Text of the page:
Brewery and pubs giant champions minorities in major inclusion drive
PUBLISHED: 12:22 29 January 2020 | UPDATED: 12:22 29 January 2020
Bury St Edmunds-based Greene King is leading efforts to stamp out bigotry at work by taking a leading role in promoting diversity in its ranks.
The pubs and brewery giant - which employs around 38k people across the UK - has thrown its considerable weight behind organisations fighting prejudice around sexual orientation, disability, race and gender as part of an inclusion and diversity drive.
The firm said it wanted to make its business a place which is "fully inclusive for all its team members" and can help all of them achieve their full potential.
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It will become a member of four organisations which represent the key areas it is championing, joining Stonewall's Diversity Champions Programme for its LGBT+ community and Women in Hospitality to support women and developing their careers. It is also signing up to Business in the Community's Race at Work Charter and the Business Disability Forum.
Team members are forging ahead with their own employee-led groups, including the launch of Village Greene - its LGBT+ group which was recently recognised at the Rainbow Honours Awards - and Team 47 women's network. Groups for race and disability are expected to be launched in the coming months.
HR boss Andrew Bush said they wanted to build and nurture an inclusive culture.
"We welcome all walks of life through our pub doors every day and want to celebrate the diversity of our teams that are representative of the people we serve," he said.
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"It is important we create a work place where people can be themselves, have a sense of belonging and feel valued for their individual skills and abilities. Just as we want our customers to feel at home in our pubs, we want our people to feel like they can be their true self at work."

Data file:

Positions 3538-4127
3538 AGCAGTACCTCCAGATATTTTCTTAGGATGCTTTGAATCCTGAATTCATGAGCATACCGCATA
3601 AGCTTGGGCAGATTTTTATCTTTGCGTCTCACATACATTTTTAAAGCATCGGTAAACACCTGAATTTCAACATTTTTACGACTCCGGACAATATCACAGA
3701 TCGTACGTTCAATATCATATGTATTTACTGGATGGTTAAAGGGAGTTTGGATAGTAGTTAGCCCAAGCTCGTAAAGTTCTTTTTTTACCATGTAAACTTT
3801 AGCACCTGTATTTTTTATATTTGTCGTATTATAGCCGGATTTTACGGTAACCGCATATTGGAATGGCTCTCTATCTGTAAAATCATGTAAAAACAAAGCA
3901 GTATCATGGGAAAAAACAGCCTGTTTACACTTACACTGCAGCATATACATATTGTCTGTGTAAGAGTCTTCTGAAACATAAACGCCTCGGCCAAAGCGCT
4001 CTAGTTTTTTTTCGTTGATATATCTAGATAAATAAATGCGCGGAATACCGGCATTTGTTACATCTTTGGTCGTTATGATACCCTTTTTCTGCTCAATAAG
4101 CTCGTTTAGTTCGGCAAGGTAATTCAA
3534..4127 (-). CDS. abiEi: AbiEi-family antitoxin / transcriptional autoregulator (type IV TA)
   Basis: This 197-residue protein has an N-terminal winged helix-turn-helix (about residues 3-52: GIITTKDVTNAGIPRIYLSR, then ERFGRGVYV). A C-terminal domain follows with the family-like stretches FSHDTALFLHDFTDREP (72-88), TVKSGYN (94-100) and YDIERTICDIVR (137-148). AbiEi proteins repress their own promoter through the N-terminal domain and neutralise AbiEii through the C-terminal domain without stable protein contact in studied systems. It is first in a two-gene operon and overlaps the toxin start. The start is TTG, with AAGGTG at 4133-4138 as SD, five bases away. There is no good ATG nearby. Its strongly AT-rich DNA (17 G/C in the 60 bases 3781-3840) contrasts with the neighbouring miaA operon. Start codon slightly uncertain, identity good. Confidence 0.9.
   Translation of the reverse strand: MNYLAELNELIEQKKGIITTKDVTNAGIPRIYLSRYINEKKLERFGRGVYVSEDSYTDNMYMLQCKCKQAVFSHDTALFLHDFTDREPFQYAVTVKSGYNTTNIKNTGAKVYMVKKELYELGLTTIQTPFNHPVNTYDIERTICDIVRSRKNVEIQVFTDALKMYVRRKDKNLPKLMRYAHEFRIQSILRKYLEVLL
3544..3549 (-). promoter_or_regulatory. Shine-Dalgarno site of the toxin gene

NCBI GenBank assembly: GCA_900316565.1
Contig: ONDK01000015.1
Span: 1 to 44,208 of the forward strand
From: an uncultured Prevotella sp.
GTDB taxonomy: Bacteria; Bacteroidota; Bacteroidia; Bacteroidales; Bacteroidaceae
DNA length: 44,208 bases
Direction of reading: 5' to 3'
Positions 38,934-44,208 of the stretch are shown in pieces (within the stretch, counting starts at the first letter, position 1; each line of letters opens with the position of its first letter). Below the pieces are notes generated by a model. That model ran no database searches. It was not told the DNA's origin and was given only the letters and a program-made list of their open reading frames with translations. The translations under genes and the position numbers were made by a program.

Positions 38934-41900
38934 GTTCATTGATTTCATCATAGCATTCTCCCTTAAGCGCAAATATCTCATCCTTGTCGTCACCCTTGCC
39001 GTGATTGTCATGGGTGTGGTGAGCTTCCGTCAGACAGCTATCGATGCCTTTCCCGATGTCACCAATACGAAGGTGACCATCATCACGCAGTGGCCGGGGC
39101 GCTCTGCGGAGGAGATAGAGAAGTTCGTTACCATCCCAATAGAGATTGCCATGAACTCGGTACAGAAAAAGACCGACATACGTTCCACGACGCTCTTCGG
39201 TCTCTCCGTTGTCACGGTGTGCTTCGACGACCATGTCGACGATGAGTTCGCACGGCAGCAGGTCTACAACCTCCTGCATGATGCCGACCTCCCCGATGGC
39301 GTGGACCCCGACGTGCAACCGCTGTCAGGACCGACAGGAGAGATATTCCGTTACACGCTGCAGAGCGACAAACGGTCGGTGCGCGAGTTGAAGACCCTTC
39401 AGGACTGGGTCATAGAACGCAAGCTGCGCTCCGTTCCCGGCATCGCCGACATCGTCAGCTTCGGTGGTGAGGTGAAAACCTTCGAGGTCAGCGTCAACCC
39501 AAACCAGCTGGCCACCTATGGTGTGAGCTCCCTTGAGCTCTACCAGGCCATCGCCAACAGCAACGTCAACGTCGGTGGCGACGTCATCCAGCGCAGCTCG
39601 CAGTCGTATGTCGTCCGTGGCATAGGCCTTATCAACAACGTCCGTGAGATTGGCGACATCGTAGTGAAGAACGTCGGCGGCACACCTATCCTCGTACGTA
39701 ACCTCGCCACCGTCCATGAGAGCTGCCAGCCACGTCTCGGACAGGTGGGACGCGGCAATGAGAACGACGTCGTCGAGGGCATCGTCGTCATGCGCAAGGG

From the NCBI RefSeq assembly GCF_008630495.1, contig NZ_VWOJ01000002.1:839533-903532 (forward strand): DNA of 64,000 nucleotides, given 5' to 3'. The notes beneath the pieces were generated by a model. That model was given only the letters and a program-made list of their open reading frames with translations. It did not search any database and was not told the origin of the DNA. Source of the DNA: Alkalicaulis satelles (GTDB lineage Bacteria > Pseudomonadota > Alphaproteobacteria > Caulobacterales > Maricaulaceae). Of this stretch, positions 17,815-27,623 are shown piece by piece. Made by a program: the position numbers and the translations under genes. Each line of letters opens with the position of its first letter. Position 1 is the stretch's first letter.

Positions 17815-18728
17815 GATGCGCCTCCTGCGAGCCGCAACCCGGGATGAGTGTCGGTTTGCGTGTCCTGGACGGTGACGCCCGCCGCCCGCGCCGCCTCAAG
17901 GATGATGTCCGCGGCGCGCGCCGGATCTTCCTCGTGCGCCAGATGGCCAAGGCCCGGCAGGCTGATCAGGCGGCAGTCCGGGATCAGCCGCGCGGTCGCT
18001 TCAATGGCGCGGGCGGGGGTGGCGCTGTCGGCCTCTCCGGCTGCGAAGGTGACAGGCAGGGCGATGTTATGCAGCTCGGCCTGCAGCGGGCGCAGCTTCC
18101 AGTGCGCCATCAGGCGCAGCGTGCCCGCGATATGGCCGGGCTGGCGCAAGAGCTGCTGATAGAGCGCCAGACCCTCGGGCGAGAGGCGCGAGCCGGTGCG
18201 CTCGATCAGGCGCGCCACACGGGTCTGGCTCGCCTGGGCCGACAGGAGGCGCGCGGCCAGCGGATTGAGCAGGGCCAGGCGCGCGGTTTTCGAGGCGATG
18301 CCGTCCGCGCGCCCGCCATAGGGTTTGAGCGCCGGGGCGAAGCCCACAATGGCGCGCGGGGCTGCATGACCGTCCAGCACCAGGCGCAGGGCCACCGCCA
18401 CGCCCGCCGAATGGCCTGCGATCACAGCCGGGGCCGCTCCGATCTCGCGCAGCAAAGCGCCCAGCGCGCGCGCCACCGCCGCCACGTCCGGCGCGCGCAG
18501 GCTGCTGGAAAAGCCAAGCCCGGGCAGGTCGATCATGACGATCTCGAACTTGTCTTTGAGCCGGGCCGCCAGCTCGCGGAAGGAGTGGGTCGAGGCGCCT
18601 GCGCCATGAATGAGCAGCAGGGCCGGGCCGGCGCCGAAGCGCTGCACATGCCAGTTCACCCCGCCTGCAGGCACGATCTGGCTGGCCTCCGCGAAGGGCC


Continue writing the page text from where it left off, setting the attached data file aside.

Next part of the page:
Jesse Ashman, client account manager at Stonewall, said they were "delighted" the company had joined its Diversity Champions Programme to demonstrate its commitment to championing lesbian, gay, bi and trans equality in the workplace, and "excited" to be working with it to support its LGBT inclusion activities.
Tea Colanianni, founder and chair of Women in Hospitality, said it was "fantastic".
"With a rich 200-year heritage and over 38,000 employees, Greene King has shown that it is committed to embracing diversity in its many forms. It's fantastic they will join us in collaborating with the wider hotel, tourism and leisure industry to make an even bigger impact."
Diane Lightfoot, chief executive of Business Disability Forum, said it was looking forward to working with the employer to make it a "disability-smart" organisation.
Greene King is the first hospitality company to become a signatory to Business in the Community's Race at Work Charter.
This will involve the appointment of an executive sponsor for race, and the capture of ethnicity data and publication of progress against this. It also means a board-level commitment to zero tolerance of harassment and bullying, with all managers making it their responsibility to support equality in the workplace and the career progression of ethnic minorities.